The English High Court recently considered the correct approach to the redaction of documents in civil proceedings. The court held that the right to redact irrelevant material applies both to standard disclosure and the right to inspect documents referenced in statements of case. In the short term, this case confirms a party's ability to redact documents in order to protect commercially sensitive information. In the long term, the practice of redacting such information will likely be confirmed by way of an express rule.
The Securities and Futures Commission (SFC) in Hong Kong has been very active in using civil proceedings pursuant to Section 213 of the Securities and Futures Ordinance to seek redress for investors. A recent judgment confirms that the SFC can seek restorative orders not only against parties to impugned transactions, but also against individuals who aid or abet or who are involved.
In a recent case, the Court of Appeal upheld a decision that the appellant bank had breached the Quincecare duty of care which it owed to its corporate customer by making payments without proper enquiry, in circumstances in which a reasonable banker would have been on notice that the customer's director was perpetrating a fraud.
Integrated bank accounts are very common in financial hubs such as Hong Kong. In addition to sub-accounts categorised by different currencies, an integrated account may also have sub-accounts with other features (eg, credit cards, investments and insurance). A recent case shed light on the approach of the courts to such accounts in the context of enforcement proceedings and rival claims by different judgment creditors.
In a recent case, the Court of Appeal upheld the High Court's decision to strike out certain breach of warranty claims on the basis that the buyer had given the seller inadequate notice of those claims. The buyer's attempt to keep its options open by drafting its notices widely proved fatal to its claims, as it failed to identify the specific warranties to which its claims related as required by the share purchase agreement.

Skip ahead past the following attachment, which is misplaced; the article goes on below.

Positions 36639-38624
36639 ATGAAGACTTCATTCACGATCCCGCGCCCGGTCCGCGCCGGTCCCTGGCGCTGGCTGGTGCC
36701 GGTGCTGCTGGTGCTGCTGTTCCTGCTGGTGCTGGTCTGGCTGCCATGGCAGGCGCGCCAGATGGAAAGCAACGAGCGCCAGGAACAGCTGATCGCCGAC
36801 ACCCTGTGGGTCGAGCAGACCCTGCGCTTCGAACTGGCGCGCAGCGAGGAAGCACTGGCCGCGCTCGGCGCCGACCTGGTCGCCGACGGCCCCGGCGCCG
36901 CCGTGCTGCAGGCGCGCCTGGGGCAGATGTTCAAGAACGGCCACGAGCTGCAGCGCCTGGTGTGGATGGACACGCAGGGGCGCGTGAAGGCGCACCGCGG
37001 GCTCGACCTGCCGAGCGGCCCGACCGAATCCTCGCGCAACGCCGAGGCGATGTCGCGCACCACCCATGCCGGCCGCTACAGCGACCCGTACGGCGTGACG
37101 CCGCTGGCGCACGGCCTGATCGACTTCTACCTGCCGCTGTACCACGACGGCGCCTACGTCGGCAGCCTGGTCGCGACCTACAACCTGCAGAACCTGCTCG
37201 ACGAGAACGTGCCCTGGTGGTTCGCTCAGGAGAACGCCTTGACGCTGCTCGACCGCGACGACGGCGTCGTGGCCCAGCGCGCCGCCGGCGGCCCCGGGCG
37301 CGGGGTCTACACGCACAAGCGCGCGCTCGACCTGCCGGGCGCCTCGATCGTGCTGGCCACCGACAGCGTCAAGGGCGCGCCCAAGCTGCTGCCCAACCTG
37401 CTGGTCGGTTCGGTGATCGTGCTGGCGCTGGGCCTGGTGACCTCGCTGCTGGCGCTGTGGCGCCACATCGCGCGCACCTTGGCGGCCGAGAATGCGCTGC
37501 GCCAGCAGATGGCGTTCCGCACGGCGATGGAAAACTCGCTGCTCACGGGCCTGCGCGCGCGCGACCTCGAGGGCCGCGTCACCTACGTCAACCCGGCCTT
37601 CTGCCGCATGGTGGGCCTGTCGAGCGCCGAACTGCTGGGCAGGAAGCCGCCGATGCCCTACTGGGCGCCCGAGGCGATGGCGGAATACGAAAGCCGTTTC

The High Court recently confirmed for the first time the availability of the commonly encountered Bankers Trust order to trustee claimants of stolen or misappropriated property, highlighting the flexibility of the court's equitable jurisdiction when presented with new situations. The decision also illustrates the court's willingness to grant Norwich Pharmacal relief to facilitate the recovery of unlawfully dissipated assets and the complimentary interim remedies available for that purpose.
In Bespark Technologies Engineering Ltd v JV Fitness Ltd the High Court recently took the opportunity to remind liquidators of their duty to give full and frank disclosure when making an ex parte (without notice) application to the court. A failure to do so could have serious consequences, including a refusal to approve the appointment of a liquidator or an order for his or her removal. The duty to be full and frank applies to all ex parte applications, so there are general lessons to be learned.
The Court of First Instance recently considered some of the legal principles surrounding the scope of an auditor's duty to detect alleged irregularities in a company's financial statements and, in appropriate circumstances, to report alleged wrongdoing to the relevant regulatory authorities. The judgment is an interesting review of some of the legal issues involved, including the applicability of the defence of illegality in the context of a claim brought by a liquidator on behalf of a company against its former auditor.
A recent Commercial Court decision concerned a claim against three former directors of the claimant companies in respect of fraudulent schemes involving construction projects and land acquisitions in Kazakhstan. The decision provides guidance on what is required to prove a complex fraud and when foreign limitation periods will be disapplied because they cause the claimant undue hardship.
A recent case provides a nice illustration of some of the problems associated with seeking to enforce a judgment debt against money in a bank account. The defendant judgment debtor was a joint account holder together with his brother. The brother successfully applied to discharge a provisional garnishee order obtained by the plaintiff judgment creditor on the basis that, as a matter of law, money held in a joint bank account could not be attached unless both account holders were judgment debtors.